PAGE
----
This highlights the importance of the contractor or principal up the line being cautious about any representations they make about the site, and ensuring that they have a reasonable basis for making the representations at the time when they are made.
A contractor’s tender is often based on a specific method of performing the construction works, which informs the price offered. That method may relate to, for example:
If any assumptions made in relation to these matters are negated after the contract has been entered and works have commenced, and the contractor is forced to alter its construction methodology, it will likely incur additional costs and suffer a delay in completing the works.
A dispute over the contractor’s entitlement to compensation for changes to its construction methodology can arise where assumptions relied on by the contractor at the time of tender are not clearly set out in its tender, or if they are, that tender and the relevant assumptions are not expressly included in the formal contract that the parties subsequently enter into.
That is not to say that the contractor may not have remedies available in these circumstances, but accessing those remedies is not straightforward.
For instance, the contractor may be able to adduce strong objective evidence of the parties’ actual mutual intention to argue that on proper construction of the contract, the relevant risk had been dealt with in the contract in a particular way. However, such evidence may be futile if the argued construction of the contract cannot be reconciled with the clear terms of the document that the parties executed. In this case, the contractor may apply to the court for the equitable remedy of rectification of the contract. However, this requires the contractor to prove on the balance of probabilities what the parties’ common intention was. While the United Kingdom has determined that the parties’ actual common intention is relevant for this remedy, this has not yet been applied in Australia, with the objective common intention of the parties still potentially the test here.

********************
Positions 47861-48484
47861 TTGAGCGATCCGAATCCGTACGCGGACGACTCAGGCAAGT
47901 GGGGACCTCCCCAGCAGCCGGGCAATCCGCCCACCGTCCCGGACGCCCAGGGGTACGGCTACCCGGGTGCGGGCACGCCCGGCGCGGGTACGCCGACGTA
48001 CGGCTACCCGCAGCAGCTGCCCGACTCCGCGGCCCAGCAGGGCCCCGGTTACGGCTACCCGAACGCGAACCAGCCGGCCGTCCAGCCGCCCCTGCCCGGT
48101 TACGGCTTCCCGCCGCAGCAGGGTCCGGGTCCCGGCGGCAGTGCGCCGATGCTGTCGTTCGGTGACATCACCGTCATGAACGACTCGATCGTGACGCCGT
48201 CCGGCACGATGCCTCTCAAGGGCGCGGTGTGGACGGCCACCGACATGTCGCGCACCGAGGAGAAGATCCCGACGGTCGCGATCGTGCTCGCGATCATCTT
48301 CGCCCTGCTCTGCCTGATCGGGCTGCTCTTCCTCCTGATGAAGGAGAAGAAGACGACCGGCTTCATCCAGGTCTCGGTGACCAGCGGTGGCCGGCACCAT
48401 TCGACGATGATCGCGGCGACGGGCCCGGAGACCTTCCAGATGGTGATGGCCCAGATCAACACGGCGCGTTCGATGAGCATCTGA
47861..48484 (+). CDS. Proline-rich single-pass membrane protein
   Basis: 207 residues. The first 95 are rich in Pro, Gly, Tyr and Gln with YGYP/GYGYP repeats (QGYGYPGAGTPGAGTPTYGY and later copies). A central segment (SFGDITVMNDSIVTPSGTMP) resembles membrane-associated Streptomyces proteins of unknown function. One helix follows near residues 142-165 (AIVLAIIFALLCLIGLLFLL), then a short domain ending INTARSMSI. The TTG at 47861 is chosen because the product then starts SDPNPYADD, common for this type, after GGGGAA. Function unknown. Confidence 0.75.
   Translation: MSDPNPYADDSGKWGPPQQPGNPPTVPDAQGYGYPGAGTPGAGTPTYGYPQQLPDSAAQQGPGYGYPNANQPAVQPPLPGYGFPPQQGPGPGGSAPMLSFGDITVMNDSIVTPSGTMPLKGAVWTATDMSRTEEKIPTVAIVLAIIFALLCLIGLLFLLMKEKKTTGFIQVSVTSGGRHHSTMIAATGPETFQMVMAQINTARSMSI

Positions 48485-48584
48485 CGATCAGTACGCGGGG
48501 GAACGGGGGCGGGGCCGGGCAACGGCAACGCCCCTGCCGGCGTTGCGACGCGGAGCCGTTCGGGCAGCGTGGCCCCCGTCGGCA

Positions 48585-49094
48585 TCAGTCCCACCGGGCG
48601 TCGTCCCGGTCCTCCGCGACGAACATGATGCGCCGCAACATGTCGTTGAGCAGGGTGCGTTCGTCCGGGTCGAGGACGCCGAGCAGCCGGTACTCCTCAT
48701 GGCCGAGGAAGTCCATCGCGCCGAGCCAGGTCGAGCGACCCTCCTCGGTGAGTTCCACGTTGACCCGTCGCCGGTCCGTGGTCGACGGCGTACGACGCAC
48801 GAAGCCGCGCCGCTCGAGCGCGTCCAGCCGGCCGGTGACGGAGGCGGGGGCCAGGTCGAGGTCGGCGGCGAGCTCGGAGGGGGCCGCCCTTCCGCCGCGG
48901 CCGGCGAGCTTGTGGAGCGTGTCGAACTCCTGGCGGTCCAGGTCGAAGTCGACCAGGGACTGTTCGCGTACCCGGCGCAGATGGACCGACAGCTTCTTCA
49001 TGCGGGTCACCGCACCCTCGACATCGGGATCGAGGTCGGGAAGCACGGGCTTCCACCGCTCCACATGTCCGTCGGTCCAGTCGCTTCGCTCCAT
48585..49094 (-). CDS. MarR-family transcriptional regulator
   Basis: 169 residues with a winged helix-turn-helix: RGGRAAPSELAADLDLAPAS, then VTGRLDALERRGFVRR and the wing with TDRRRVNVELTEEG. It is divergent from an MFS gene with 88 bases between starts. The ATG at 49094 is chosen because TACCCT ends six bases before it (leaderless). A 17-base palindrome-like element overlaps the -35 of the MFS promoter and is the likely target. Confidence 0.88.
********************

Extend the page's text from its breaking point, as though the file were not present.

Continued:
One thing is beyond doubt – if all assumptions relevant to the contractor’s construction methodology are clearly addressed in the contract, including who bears the risk if those assumptions prove false, the parties will more likely avoid future disputes over the issue. It may also influence that parties’ planning and conduct immediately upon it becoming known that the assumption has proven false and the construction methodology may need to be adjusted.
Assessing how risks are associated with latent conditions and the contractor’s construction methodology is important at all stages of a civil construction project. To help avoid and minimise disputes, contractors should pay careful attention to whether assumptions they make that inform their understanding of the site and their construction methodology are clear in their tender and the eventual contract.
If you require assistance with understanding or allocating these risks, please get in touch by contacting us below or by sending in your enquiry here.
Author: Kirsty Smith
 The prohibition about engaging in misleading and deceptive conduct in trade or commerce is now included in the Australian Consumer Law Provisions within Schedule 2 of the Competition and Consumer Act 2010 (Cth).
 There is currently some judicial disagreement as to whether evidence of actual mutual intention is admissible for determining the proper construction of a contract. See for example, Cherry v Steele-Park (2017) 96 NSWLR 548;  NSWCA 295 per White JA.
 See for example, Cherry v Steele-Park (2017) 96 NSWLR 548;  NSWCA 295 at , per Leeming JA.
 FSHC Group Ltd v Glas Trust Corporation Ltd  Ch 365;  EWCA Civ 1361.
The information in this publication is of a general nature and is not intended to address the circumstances of any particular individual or entity. Although we endeavour to provide accurate and timely information, we do not guarantee that the information in this article is accurate at the date it is received or that it will continue to be accurate in the future.